dick button is the best crotchety old sports commentator

February 16, 2010

I’m watching the Olympics right now. The Olympics are all about spectacle, so it goes without saying that I freaking love them. Certain aspects annoy me (the repetition of certain facts, the way the announcers talk about everything like it’s a momentous event, the annoying biopics), but overall I get completely wrapped up in the pageantry and emotion.

But while I’m getting upset for the skaters who fall and getting emotional over the first Canadian gold medal earned at a home Olympics, a part of me is also viewing all of this from a disinterested distance. Why do we all get so worked up about the Olympics? Why should a gold medal at the Olympics matter more than a first place finish at the world figure skating championships? How is competing in soccer at the summer Olympics different from competing at the World Cup?

I think some of this is obviously due to the time element—a lot of things can happen to an athlete in four years, and if you blow this shot at the Olympics and you might not get a second. And of course this is the only athletic meet that really brings together competitors from all kinds of different sports (more so than events like the X Games, even).

But beyond this, I think the truth is that the Olympics are a self-fulfilling prophecy. We’ve built them up as the be-all, end-all of athletic achievement. A chance to stand on the world stage, representing your country (with all the socio-political import that implies), and compete while everyone watches. And as consumers, as viewers, we buy into that hype. For two weeks, we suddenly care about sports we haven’t heard of since the last Olympics. We stay up late, we bemoan the tragic losses and celebrate the iconic wins. We marvel at the sacrifices that athletes are willing to make just to get to this point, at the kind of ascetic existences they undertake to be able to do ridiculous things with their bodies before injury or age take them out of the competition.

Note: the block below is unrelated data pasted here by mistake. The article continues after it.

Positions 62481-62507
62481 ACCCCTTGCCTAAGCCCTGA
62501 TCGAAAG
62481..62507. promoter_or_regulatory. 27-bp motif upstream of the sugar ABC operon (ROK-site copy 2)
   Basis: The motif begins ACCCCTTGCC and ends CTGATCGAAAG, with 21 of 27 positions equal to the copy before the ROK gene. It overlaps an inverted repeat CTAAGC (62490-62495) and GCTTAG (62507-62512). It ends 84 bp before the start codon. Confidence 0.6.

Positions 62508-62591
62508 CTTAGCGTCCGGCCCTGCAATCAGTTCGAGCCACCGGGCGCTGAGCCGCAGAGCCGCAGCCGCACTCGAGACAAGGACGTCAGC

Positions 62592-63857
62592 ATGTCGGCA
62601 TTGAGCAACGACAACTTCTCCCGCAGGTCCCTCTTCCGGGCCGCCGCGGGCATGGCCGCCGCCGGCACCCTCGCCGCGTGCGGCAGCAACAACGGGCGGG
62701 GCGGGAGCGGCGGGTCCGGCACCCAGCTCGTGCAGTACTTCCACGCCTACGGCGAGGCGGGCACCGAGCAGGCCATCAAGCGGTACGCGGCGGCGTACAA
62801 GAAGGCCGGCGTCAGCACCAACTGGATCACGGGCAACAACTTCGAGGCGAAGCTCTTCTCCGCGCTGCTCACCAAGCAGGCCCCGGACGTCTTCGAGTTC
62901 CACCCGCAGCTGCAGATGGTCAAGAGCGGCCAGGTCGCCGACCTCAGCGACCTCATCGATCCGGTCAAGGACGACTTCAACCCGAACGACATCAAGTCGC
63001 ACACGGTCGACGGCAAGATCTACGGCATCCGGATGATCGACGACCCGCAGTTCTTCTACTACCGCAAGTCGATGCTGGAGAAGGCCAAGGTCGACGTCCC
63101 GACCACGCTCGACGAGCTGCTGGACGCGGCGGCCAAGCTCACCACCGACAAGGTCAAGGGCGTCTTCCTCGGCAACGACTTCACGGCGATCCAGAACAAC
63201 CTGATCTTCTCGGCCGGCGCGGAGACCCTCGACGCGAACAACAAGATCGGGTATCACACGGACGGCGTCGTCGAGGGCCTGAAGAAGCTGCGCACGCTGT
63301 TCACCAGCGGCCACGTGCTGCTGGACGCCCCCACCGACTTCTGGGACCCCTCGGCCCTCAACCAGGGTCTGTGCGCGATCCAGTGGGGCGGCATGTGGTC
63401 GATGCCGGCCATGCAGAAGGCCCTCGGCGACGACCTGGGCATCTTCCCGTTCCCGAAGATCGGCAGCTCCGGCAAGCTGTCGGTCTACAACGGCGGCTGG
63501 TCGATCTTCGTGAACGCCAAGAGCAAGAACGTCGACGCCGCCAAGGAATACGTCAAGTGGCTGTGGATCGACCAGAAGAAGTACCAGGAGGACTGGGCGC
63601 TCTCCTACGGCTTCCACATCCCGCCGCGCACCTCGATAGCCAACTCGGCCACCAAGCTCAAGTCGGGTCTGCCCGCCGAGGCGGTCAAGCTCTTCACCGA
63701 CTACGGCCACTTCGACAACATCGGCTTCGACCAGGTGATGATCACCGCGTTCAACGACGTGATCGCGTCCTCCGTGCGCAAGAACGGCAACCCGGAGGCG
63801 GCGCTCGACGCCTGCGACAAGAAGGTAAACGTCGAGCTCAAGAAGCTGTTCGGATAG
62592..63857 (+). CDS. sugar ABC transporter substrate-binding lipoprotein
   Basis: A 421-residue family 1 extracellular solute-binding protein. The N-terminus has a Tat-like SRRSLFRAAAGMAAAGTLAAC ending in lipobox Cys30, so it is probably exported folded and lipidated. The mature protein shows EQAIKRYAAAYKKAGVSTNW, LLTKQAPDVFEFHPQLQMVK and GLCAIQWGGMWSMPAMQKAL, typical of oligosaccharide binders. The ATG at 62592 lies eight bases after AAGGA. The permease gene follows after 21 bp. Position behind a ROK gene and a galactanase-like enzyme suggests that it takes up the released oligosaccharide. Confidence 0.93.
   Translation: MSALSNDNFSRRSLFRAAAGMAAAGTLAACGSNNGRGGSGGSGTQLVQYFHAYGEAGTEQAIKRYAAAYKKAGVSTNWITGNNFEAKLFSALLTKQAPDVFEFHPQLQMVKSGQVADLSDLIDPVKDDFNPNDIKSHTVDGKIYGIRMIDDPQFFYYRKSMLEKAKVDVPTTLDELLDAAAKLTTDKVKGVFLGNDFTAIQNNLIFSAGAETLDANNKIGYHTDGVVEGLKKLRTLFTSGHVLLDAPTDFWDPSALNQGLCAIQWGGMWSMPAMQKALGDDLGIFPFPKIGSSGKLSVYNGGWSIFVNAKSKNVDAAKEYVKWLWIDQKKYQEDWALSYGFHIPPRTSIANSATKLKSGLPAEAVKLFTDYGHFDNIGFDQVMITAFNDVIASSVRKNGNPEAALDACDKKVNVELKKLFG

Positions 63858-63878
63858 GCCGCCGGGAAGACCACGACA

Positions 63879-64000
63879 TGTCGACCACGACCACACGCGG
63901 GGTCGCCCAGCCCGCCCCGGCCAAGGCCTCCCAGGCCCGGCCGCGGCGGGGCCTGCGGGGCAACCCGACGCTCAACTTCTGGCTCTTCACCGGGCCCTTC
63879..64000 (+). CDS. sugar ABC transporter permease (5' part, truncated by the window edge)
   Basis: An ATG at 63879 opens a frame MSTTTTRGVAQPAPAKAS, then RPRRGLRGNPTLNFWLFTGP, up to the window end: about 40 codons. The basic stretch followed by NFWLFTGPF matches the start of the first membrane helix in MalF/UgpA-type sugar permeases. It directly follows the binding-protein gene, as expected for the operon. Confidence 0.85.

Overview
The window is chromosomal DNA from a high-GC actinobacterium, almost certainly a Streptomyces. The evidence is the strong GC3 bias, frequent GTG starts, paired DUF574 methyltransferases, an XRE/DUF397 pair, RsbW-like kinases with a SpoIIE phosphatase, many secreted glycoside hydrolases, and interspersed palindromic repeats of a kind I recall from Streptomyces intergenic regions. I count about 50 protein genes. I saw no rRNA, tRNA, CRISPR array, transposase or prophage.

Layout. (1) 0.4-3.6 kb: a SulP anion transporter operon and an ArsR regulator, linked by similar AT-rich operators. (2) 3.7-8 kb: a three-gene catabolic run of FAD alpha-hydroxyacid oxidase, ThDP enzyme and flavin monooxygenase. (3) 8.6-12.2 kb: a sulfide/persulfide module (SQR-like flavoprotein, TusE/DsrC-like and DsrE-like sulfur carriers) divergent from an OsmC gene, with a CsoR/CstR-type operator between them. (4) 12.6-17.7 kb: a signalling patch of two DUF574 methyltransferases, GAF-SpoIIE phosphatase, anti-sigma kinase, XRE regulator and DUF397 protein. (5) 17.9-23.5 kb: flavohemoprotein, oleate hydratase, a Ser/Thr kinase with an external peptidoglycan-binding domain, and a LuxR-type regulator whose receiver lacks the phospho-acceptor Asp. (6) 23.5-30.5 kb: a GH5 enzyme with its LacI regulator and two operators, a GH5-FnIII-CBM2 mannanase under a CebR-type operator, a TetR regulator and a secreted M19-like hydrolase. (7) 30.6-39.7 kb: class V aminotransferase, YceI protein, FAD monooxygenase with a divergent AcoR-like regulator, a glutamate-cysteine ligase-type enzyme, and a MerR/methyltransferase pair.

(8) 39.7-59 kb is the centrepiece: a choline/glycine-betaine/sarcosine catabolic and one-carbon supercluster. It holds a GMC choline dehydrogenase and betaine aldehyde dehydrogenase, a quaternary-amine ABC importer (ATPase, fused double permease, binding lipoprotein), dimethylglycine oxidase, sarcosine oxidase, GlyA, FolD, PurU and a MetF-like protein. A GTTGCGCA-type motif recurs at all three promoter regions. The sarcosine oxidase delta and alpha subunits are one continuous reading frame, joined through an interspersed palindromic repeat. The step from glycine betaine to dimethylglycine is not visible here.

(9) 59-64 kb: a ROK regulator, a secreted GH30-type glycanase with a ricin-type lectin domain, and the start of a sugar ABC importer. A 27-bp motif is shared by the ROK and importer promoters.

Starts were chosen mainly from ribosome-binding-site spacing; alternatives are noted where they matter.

I’m aware of the constructed nature of the Olympics. I’m aware of the ways that the competition itself and the way it’s produced manipulate the emotions of the viewers as well as the athletes. But I still buy into it. I still love the drama and the pageantry. I love how, sitting here alone with a beer and my knitting, I cannot help but be reminded of other Olympics. And I think that’s the real value of this kind of cultural event: I am certainly not the only person with fond memories of staying up late on a school night to watch figure skating with my mother. I cannot be the only person who started to learn about world geography from the locations of Olympics past, or the only person who started to understand world politics via biopics on the Romanian gymnastics team.

In a world of hostilities and cynicism, I think it’s nice to come together every once in a while to celebrate human achievement, even if those achievements are ultimately not terribly meaningful. The Olympics will not save the world, or even change it very much. But if they can pull Americans out of their cultural bubble enough to make many of them actually care about curling every four years, then perhaps they are not totally worthless after all.


One comment

  1. my mom and i both had tuesday off and we spent three hours on the phone “watching” (my mom, having the television, described what was happening to me, not having the television) curling. the magic of the olympics.

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